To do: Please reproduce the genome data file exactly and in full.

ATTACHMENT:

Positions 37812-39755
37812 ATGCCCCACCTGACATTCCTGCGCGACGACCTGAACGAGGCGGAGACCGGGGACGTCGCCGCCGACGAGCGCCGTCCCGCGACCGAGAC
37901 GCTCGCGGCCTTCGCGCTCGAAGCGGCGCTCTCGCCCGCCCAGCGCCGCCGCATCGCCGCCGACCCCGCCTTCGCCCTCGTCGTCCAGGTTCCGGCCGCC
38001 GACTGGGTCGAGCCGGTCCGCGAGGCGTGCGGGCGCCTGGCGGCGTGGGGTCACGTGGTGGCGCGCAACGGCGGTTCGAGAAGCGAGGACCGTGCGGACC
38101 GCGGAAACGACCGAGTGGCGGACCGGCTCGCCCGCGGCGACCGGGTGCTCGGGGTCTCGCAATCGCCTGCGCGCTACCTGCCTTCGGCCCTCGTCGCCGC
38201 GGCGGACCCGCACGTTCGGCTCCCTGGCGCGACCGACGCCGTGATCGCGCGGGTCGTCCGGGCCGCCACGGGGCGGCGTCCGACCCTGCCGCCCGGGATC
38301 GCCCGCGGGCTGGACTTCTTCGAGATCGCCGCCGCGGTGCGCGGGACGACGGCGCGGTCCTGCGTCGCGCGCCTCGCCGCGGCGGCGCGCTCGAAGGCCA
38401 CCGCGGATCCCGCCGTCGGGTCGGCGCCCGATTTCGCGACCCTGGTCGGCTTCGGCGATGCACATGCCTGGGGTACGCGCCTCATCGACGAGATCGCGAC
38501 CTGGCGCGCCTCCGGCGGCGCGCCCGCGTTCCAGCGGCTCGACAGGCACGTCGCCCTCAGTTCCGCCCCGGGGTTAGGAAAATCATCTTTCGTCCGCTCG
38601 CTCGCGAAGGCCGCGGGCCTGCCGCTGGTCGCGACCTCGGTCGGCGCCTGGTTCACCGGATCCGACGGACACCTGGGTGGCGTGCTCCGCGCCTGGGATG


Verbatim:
Positions 37812-39755
37812 ATGCCCCACCTGACATTCCTGCGCGACGACCTGAACGAGGCGGAGACCGGGGACGTCGCCGCCGACGAGCGCCGTCCCGCGACCGAGAC
37901 GCTCGCGGCCTTCGCGCTCGAAGCGGCGCTCTCGCCCGCCCAGCGCCGCCGCATCGCCGCCGACCCCGCCTTCGCCCTCGTCGTCCAGGTTCCGGCCGCC
38001 GACTGGGTCGAGCCGGTCCGCGAGGCGTGCGGGCGCCTGGCGGCGTGGGGTCACGTGGTGGCGCGCAACGGCGGTTCGAGAAGCGAGGACCGTGCGGACC
38101 GCGGAAACGACCGAGTGGCGGACCGGCTCGCCCGCGGCGACCGGGTGCTCGGGGTCTCGCAATCGCCTGCGCGCTACCTGCCTTCGGCCCTCGTCGCCGC
38201 GGCGGACCCGCACGTTCGGCTCCCTGGCGCGACCGACGCCGTGATCGCGCGGGTCGTCCGGGCCGCCACGGGGCGGCGTCCGACCCTGCCGCCCGGGATC
38301 GCCCGCGGGCTGGACTTCTTCGAGATCGCCGCCGCGGTGCGCGGGACGACGGCGCGGTCCTGCGTCGCGCGCCTCGCCGCGGCGGCGCGCTCGAAGGCCA
38401 CCGCGGATCCCGCCGTCGGGTCGGCGCCCGATTTCGCGACCCTGGTCGGCTTCGGCGATGCACATGCCTGGGGTACGCGCCTCATCGACGAGATCGCGAC
38501 CTGGCGCGCCTCCGGCGGCGCGCCCGCGTTCCAGCGGCTCGACAGGCACGTCGCCCTCAGTTCCGCCCCGGGGTTAGGAAAATCATCTTTCGTCCGCTCG
38601 CTCGCGAAGGCCGCGGGCCTGCCGCTGGTCGCGACCTCGGTCGGCGCCTGGTTCACCGGATCCGACGGACACCTGGGTGGCGTGCTCCGCGCCTGGGATG